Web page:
All members of the Medieval Academy of America are hereby invited to submit nominations for the election of Fellows and Corresponding Fellows of the Academy for 2023. You need not be a Fellow to nominate a Fellow or Corresponding Fellow, and all members are warmly encouraged do so, for this is one important way in which the Academy recognizes and honors its most outstanding scholars. Nominations from Corresponding Fellows who reside in countries outside of North America, who need not be members of the Academy, are equally welcome.

Currently, there are 122 Active Fellows and 67 Corresponding Fellows. According to the Strategic Plan recently approved by the Fellows, the number of total Fellows and Corresponding Fellows is to be increased each year as follows:

“The number of voting Fellows [will] be increased from 125 to 150 and the number of Corresponding Fellows [will] be increased from 75 to 100 over a period of 9 years, with 3 additional Fellows and 3 additional Corresponding Fellows to be elected per year over the first 8 years and an additional Fellow and Corresponding Fellow in the ninth year.”

In accordance with this new policy, there will be a maximum of 131 Fellows and 81 Corresponding Fellows in 2023. The number of openings in the current cycle, then, is 9 Fellows and 14 Corresponding Fellows.

New procedures for nomination dossiers have been instituted as a result of the reforms adopted by the Fellows in 2021. The instructions are detailed at

In brief, here are the rules for the dossier:

1) up to three signed letters of nomination, each of which may be up to two pages in length (although a nomination can still go forward without prejudice with a single letter);
2) a curriculum vitae of NO MORE than four pages;
3) a URL directing voters to an expanded online CV, if possible (this URL should be included in the body of the first nominating letter)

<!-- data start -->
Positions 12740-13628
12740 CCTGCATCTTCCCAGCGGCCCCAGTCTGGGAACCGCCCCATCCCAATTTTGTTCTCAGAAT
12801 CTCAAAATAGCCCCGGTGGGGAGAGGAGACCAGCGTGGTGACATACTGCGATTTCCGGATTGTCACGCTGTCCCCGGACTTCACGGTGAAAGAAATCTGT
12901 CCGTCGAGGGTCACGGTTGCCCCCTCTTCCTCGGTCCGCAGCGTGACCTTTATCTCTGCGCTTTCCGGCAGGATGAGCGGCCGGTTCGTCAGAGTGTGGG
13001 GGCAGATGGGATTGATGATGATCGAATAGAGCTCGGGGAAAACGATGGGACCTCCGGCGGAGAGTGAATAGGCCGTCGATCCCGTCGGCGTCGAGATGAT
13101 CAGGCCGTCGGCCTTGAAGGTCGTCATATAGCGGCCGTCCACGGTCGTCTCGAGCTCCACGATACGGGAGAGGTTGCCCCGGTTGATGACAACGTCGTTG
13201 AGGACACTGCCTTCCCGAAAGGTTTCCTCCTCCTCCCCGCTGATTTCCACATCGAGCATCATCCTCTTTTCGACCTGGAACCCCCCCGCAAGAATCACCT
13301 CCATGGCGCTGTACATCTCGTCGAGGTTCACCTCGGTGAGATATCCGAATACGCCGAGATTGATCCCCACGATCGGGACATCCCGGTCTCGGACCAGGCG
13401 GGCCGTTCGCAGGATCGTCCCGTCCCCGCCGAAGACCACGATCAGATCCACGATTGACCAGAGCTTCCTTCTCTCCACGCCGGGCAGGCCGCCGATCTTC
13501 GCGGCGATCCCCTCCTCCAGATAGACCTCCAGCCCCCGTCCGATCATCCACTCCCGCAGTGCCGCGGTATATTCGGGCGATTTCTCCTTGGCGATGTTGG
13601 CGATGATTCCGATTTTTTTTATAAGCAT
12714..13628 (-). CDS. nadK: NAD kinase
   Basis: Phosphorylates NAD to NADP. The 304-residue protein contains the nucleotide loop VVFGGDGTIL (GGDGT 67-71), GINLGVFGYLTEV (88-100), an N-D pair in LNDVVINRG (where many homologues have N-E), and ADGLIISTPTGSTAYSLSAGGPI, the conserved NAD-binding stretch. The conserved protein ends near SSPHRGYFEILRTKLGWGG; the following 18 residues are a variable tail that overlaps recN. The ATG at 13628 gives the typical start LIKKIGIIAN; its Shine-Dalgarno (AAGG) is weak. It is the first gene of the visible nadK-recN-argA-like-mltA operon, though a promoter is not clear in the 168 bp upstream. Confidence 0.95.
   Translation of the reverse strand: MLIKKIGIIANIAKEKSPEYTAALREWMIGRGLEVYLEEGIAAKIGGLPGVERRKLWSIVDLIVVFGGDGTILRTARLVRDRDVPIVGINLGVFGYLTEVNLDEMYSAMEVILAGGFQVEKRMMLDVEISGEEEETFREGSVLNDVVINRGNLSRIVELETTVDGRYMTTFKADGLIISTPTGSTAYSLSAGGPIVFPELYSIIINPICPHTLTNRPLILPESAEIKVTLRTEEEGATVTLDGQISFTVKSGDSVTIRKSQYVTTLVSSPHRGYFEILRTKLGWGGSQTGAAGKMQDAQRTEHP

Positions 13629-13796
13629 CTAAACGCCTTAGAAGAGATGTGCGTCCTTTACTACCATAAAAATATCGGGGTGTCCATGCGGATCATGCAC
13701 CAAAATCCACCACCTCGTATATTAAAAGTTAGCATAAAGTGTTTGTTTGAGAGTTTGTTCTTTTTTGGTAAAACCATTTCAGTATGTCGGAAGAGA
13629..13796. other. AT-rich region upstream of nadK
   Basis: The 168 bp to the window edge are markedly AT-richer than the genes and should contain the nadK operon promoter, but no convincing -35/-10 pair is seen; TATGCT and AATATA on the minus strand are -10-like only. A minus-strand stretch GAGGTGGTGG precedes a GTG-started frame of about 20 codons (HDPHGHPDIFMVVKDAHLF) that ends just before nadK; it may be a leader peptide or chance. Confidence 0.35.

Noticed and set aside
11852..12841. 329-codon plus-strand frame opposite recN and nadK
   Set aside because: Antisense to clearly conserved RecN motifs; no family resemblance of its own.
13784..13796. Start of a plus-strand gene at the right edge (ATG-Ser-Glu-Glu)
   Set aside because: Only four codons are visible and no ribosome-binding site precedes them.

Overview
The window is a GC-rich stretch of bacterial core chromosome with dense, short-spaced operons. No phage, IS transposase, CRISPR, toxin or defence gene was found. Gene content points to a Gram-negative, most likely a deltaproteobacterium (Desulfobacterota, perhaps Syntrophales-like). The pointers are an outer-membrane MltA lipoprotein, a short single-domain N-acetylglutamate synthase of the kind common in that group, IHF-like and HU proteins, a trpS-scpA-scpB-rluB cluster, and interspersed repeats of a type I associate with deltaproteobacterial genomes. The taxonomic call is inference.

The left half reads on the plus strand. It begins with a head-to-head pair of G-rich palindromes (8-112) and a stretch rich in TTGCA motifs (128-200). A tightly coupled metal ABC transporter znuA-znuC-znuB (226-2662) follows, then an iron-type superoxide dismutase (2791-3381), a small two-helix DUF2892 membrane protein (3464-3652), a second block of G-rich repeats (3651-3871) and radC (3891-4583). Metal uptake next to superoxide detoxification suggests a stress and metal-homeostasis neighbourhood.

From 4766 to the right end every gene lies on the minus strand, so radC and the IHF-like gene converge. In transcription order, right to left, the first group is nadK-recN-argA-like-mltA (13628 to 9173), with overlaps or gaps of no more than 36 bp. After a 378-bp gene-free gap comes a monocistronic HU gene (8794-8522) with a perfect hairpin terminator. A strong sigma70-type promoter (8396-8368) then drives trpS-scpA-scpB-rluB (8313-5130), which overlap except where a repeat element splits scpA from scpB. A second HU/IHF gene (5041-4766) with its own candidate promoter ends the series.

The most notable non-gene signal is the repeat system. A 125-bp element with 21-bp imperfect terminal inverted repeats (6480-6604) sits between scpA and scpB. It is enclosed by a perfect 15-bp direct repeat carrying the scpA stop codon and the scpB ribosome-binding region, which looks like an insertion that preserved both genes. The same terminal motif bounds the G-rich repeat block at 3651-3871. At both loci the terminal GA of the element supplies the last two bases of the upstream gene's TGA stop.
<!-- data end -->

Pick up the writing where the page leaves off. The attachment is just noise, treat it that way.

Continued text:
These components must be combined into a single PDF and submitted by email to the Executive Director ( Incomplete or improperly constituted dossiers will not be accepted.

All Fellows (except for Corresponding Fellows) must be members of the Medieval Academy who reside in North America at the time of election. They should be medievalists who have contributed to our knowledge of the Middle Ages with a substantial body of scholarship, distinguished in both quality and quantity. In most fields the contribution will entail several well-received books, though in some areas the standard may be important digital work or a sheaf of influential articles. Major prizes, editorships, and professional leadership in societies including (but not limited to) the MAA may also be taken into account. Election to the Fellows recognizes a lifetime of academic achievement. Candidates, therefore, will ordinarily be full professors, though senior curators and distinguished independent and non-tenure-track scholars may also merit election. Nominations of associate professors are normally considered premature.

In nominating candidates, please consider diversity in discipline, ethnicity, gender, regions of the country, and types of institution. Please also bear in mind that Medieval Studies is not limited to Western Europe or to the second half of our period.

In order to present a balanced slate, additional nominations may be made by the Fellows Nominating Committee, the members of which are listed on the Officers page.

To sum up: Please follow instructions for nominations as found on the MAA website; nominations that are incorrectly prepared will not be considered.

Instructions for nominations are available here:

Please refer to the lists of current Fellows before proposing a nomination:

Current Fellows:
Current Corresponding Fellows:

Nominations for the 2023 elections must be received by 1 October 2022. Unsuccessful nominations from previous years may be resubmitted. Please contact the Executive Director for further information about this process.

Finally, please keep nominations confidential. Although nominators are to sign their names to the letters, all involved should try not to let nominees learn about their nomination.

We look forward to a diverse and exciting set of nominations.

– Richard Emmerson, President of the Fellows